In Arias v. Superior Court, 46 Cal. 4th 969 (2009), the California Supreme Court ruled that Private Attorneys General Act (PAGA) actions need not satisfy class action requirements, and in the fourteen years since, PAGA plaintiffs have routinely (and often successfully) resisted attempts to apply class action principles to PAGA actions. A recent unpublished California Court of Appeal decision bucks that trend by lending support for an implied adequacy requirement for PAGA plaintiffs and counsel.
In Stone v. Kim, 2023 WL 8011417 (Cal. Ct. App. Nov. 20, 2023), the California Court of Appeal affirmed the dismissal of a PAGA claim brought by a plaintiff who sought to prosecute the action in pro per. As the Court explained, a PAGA plaintiff represents the interests of the state labor enforcement agency, so by proceeding in pro per, the plaintiff (who was not an attorney) was engaged in the unauthorized practice of law. Therefore, the trial court properly sustained the demurrer. Id. at *1
The Court could have stopped there. However, it continued by analogizing PAGA actions to qui tam actions brought under the False Claims Act (FCA)—a context it found “instructive.” Id. at *2. The Court cited U.S. ex rel. Rockefeller v. Westinghouse Electric Co., 274 F. Supp. 2d 10, 16 (D.D.C. 2003) for the point that, “[g]iven the potential” for the plaintiff to bind the government in such actions, “the government must have adequate representation,” and therefore, “qualified legal counsel.” Id.
The court in Rockefeller elaborated by analogizing FCA claims to class actions: “Like . . . a class member in a class action suit, a lay relator in a FCA action needs qualified legal counsel to ensure that the real party at interest, the United States, is adequately represented,” and “[t]he need for adequate legal representation on behalf of the United States is obviously essential.” Rockefeller, 274 F. Supp. 2d at 16. Stone found this reasoning also “applies to claims under [PAGA]”—and for good reason. Stone, 2023 WL 8011417, at *2. Like FCA relators, PAGA plaintiffs “represent and can bind the government, which needs adequate representation.” Id.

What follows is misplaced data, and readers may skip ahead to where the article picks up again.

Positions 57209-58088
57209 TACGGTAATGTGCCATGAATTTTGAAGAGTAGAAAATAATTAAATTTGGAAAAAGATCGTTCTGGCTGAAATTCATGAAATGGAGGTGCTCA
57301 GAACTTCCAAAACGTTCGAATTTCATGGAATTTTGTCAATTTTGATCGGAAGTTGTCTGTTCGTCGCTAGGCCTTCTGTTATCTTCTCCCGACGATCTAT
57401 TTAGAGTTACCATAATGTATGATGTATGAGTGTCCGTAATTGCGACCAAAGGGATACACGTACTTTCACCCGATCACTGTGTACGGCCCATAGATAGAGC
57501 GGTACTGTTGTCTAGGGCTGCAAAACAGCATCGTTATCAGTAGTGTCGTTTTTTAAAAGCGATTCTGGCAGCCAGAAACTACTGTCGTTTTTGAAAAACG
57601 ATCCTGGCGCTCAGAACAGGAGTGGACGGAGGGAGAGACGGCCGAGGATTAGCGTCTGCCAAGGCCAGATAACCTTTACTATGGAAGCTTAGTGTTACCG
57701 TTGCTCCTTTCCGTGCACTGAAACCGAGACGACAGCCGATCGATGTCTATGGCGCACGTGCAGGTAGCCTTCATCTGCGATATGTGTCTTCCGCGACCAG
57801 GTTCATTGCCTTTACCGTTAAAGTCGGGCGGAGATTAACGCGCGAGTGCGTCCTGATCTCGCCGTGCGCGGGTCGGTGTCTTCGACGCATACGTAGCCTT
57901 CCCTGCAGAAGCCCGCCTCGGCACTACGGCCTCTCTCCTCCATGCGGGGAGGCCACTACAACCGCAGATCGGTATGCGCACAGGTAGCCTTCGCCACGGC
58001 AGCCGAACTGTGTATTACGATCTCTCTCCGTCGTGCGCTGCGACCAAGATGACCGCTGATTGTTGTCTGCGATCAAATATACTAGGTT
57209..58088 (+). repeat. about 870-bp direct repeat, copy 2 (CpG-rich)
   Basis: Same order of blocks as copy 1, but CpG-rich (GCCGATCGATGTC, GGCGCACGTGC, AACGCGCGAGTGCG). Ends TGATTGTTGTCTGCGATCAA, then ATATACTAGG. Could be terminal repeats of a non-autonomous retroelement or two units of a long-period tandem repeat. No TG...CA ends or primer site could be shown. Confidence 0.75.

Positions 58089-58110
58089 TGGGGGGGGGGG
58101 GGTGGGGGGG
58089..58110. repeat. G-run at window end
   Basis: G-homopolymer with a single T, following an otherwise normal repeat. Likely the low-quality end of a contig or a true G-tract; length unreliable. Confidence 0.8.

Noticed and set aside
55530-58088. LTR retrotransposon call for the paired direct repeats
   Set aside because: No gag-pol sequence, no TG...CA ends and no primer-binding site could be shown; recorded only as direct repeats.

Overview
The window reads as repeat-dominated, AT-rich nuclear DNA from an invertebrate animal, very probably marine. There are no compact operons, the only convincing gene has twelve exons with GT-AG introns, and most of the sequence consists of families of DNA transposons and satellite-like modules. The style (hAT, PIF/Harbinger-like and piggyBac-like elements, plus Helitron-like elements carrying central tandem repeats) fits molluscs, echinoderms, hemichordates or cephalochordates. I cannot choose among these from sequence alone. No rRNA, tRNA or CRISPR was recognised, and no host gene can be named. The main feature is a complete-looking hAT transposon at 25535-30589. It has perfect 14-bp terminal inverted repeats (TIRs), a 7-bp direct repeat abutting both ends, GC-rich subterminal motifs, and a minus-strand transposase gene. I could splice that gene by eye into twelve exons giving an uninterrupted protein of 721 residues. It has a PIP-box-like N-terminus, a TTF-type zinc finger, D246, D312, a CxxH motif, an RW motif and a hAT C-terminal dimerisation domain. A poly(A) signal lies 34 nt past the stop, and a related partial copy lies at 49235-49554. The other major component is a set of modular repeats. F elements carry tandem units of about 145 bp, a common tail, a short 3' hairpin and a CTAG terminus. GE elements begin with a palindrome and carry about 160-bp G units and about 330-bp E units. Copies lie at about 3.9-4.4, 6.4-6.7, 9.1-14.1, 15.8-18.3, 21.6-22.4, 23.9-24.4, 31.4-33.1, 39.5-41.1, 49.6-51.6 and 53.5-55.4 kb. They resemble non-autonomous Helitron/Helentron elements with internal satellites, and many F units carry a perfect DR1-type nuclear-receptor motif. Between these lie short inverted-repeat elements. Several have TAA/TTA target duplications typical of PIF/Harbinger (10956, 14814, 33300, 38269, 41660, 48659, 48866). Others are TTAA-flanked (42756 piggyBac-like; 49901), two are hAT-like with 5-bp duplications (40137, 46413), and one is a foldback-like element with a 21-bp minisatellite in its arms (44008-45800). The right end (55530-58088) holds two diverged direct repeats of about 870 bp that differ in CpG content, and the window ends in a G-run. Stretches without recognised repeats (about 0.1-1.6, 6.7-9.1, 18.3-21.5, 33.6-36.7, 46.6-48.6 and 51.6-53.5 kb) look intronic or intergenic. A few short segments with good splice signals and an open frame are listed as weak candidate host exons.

If PAGA implicitly requires that the government be represented by adequate counsel, it may stand to reason that it must also be represented by an adequate plaintiff. Just as the government may be prejudiced by inadequate legal counsel, it may also be prejudiced if its interests are represented by a conflicted plaintiff, or a plaintiff who is unaware of or unwilling to undertake her responsibilities as a party. Because a PAGA plaintiff acts in a law enforcement capacity on behalf of the State of California, other criteria—such as convictions for felonies or crimes of moral turpitude—arguably should also be disqualifying. See Cal. Gov. Code § 19572 (setting forth grounds for discipline of state civil service employees, up to and including termination).
While plaintiffs may object to any attempt to impose class action-type requirements in PAGA actions, by allowing a plaintiff to represent absent parties while aggregating together multiple alleged violations, PAGA raises similar challenges for the court system as class actions do. At times, these similar challenges may call for similar solutions, and if the recent oral argument in Estrada v. Royalty Carpet Mills, Inc. is any indication, courts may be open to some prudential limits on PAGA actions not expressly spelled out in the statute’s text. In this regard, requiring that the State of California be represented by adequate counsel and an adequate plaintiff could be low-hanging fruit.